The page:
- Rehearse with the ear monitors from a hearing research and development company in Chicago, dedicated to assisting musicians to protect their hearing.
- I have noticed that more musicians now wear ear monitors while performing rather than rely on external speakers that burn out hair cells.
- I’ve worked with the company and doctors to develop a set of ear monitors with a mixing board that I could use on stage and in the studio.
- In my good ear is an analog (not digital) hearing aid and a microphone. In the non-hearing left ear is a microphone that allows me to pick up sound on the left side and wirelessly transmits it to the good ear.
- A short test in the studio and during live performances has shown that I can hear the feed from my instrument and voice at the same time. While more refinements are needed, I’ve found this to be a very positive development.
- Employ a small amplifier and a microphone to put my voice and piano together into the monitors.
- If performing with the aid alone, employ a CROS II microphone for my left ear to gain the lower end of the keyboard (musical spectrum) where much of the damage to my hearing occurred.
- Rehearse with all equipment and make adjustments as needed.
- Focus on correct breathing while singing, and sing along with recorded music for pitch.
- Tape all rehearsals to hear, then close gaps between voice and piano.
CODA: Whatever I was able to do in taking these first steps could not have been done just six months ago. My progress is clear to me and my team and I trust it will be to my audiences again.
Inspiration and Encouragement: I had two wonderful audiences who were enthusiastic and respectful of my efforts and continuing journey.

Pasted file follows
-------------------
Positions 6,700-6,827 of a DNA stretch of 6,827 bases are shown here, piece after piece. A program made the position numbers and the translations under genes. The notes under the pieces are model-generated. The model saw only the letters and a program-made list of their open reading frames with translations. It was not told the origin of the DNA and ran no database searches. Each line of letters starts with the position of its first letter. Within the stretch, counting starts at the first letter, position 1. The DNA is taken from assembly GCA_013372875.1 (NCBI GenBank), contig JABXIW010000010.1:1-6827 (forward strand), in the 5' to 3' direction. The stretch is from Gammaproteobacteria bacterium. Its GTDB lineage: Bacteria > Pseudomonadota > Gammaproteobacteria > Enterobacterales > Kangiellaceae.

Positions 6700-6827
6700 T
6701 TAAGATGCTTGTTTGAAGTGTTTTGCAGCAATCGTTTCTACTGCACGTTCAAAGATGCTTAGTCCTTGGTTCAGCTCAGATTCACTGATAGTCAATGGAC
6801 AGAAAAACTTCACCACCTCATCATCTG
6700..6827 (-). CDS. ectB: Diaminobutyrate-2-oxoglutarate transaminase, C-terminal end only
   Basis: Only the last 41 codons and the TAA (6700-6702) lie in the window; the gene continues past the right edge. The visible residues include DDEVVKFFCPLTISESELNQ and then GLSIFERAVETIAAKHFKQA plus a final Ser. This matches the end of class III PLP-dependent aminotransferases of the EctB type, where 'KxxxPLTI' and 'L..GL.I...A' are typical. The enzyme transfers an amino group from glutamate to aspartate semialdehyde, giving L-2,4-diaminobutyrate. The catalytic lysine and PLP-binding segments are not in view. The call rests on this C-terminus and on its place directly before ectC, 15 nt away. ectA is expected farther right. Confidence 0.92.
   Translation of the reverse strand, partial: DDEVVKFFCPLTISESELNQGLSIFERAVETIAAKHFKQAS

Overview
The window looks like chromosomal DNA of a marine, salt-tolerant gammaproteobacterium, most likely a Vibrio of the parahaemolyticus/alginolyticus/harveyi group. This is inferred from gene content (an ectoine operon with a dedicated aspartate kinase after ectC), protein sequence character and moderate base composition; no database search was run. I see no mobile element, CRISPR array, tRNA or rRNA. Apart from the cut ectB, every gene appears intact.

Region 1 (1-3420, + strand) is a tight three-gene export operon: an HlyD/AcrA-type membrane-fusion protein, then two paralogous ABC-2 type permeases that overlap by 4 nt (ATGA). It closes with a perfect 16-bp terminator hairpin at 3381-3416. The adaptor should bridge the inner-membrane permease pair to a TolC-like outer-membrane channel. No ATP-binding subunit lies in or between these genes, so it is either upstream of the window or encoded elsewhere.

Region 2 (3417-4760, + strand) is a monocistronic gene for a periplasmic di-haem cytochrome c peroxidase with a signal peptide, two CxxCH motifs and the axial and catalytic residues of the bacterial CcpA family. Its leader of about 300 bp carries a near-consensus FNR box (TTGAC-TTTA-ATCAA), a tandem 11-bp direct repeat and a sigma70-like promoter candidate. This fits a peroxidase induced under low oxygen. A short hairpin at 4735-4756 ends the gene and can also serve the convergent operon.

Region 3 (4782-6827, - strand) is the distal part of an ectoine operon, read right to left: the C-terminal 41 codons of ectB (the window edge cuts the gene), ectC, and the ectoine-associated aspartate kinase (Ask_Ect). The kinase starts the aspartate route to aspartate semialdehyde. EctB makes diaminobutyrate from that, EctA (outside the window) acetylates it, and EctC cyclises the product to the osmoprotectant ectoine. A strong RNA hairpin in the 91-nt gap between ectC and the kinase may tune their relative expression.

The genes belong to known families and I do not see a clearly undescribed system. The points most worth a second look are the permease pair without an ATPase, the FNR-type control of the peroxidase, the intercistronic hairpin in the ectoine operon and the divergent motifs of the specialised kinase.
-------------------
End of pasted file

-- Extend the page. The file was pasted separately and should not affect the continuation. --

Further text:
Inspiration and encouragement are also coming from many others, besides my audiences. I also participate in the Association of Adult Musicians with Hearing Loss – a wonderful forum for musicians that elevates the conversation about musicians and hearing loss to an exceptional level. The number of people with hearing loss and even deafness continuing their musical journeys is simply amazing.
Though difficult to confirm, Ludwig von Beethoven has been quoted as saying “To play (sing?) a wrong note is insignificant – but to play without passion is unforgivable.” If anyone understod this, it might as well have been Beethoven.
Right now I’m killin’ my audiences with passion. Soon, I hope to be killing them softly with my song, too.
Are you a musician performing again – or hoping to – after a hearing loss? Please share your experiences with me. Thanks.
Stu Nunnery is a writer, composer, singer, musician, recording artist, actor and activist from Rhode Island. He has a special kinship and interest in musicians and singers with hearing loss, but writes on a variety of hearing issues from his 34 years experience with bilateral sensorineural hearing loss. He has hearing in one ear and sight in one eye, which makes for interesting sensory challenges from time to time.
You can follow him here on Open Ears on a regular basis, or on Twitter @stununnery, where he hopes he will be of help, hope and inspiration to those of whom he affectionately calls the “hearing lost.”